Licence and speeding offences are the two most common but serious traffic offences committed by people and these include dangerous driving, fatally injuring someone while driving, driving without a licence or driving while your licence has been disqualified and/or suspended. In New South Wales (NSW), laws relating to licence and speeding offences are significantly stringent. The Demerit Point Scheme introduced in NSW to encourage safe and responsible driving allocates penalty points (demerits) for a range of driving offences.

Licence Offence

Your licence is liable to get cancelled or disqualified owing to accumulation of demerit points, speeding beyond limit, dangerous driving and commission of drink driving and/or other driving offences. When you drive without a licence or while your licence has been disqualified or suspended, you are said to have committed an offence. You commit an offence when you drive while your licence has been:

  • Cancelled by the Road and Traffic Authority (RTA);
  • Disqualified by a Court for a stipulated period;
  • Suspended by the RTA;
  • Suspended by the RTA for non-payment of fine; or
  • Obtained by misrepresentation or false declaration or by any other dishonest mean.

Furthermore, under Section 25A (1), (2) and (3) of the Road Transport (Driver Licensing) Act, 1998 (the Act), a person who is disqualified by or under any Act from holding or obtaining a driver’s licence must not:

  • Drive a motor vehicle on a road or road related area(s) during the period of disqualification; or
  • Make an application for a driver’s licence during the period of disqualification and must not state his or her name falsely or incorrectly or omit to mention the disqualification while making the application.

The maximum penalty for driving varies depending upon whether you ever held a licence or not.

Speeding Offence

Speeding offence commonly refers to an offence where a vehicle travels faster than the sign-posted speed limit designated for a given area. Nonetheless, it can also be defined as driving at a speed inappropriate for the existing road conditions. The extent of the applicable penalties will depend upon how fast you were driving. Your licence may be suspended for a period of either 3 or 6 months depending upon the seriousness of the following speeding offences:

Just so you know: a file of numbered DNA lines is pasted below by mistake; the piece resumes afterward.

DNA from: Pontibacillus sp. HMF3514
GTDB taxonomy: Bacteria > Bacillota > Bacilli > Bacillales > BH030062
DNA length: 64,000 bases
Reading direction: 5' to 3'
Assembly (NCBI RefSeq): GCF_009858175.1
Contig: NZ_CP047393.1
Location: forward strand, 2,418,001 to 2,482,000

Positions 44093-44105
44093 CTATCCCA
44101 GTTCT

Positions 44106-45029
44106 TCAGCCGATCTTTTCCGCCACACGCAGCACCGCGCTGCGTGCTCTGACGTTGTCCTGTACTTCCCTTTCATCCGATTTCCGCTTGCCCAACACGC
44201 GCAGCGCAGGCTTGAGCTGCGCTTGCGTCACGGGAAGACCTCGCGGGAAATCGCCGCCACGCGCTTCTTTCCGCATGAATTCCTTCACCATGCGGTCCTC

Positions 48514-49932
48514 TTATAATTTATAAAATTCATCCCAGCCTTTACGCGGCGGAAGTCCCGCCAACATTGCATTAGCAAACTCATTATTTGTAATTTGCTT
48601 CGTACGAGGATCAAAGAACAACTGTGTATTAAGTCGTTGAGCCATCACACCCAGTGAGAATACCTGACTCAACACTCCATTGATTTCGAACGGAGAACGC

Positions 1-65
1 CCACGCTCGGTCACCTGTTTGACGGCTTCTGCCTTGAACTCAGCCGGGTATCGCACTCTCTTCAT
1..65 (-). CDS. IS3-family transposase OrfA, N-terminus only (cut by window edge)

• Driving more than 45 km/h above the speed limit.
  • Driving more than 30 km/h but not more than 45 km/h above the speed limit.

These offences can also carry demerit points added to your record. In case, these demerit points exceed the demerit point threshold, then an additional suspension or refusal period may apply under the Demerit Points Scheme. A conviction for speeding may appear on your criminal record. If someone is killed or seriously injured while you are driving a car, you may be charged with manslaughter or dangerous driving. These are serious offences which can result in imprisonment. If you are a learner or a provisional licence holder, your licence will be immediately suspended and confiscated for speeding more than 30km/h over the speed limit.

Licence and Speeding Appeals

Any licence holder can prefer an appeal to the local Court against a decision of the RTA or the police for suspension of licence owing to loss of demerit points or for exceeding speed limit beyond 30 or 45 km/h within 28 days from the date of receipt of a suspension notice from the RTA. In considering the merits of your appeal, the Court will take into account the circumstances of the offence, your traffic record and your need for a licence. If you are a full licence holder, you will not have a right to appeal against a suspension of your licence owing to exceeding the demerit point threshold. However, you can take up a good behaviour bond for a period of 12 months. Any further loss of points during the subsistence of the good behaviour bond will result in a longer suspension.

Contact our expert Sydney-based criminal lawyers at Owen Hodge on 1800 770 780 for more information or advice.

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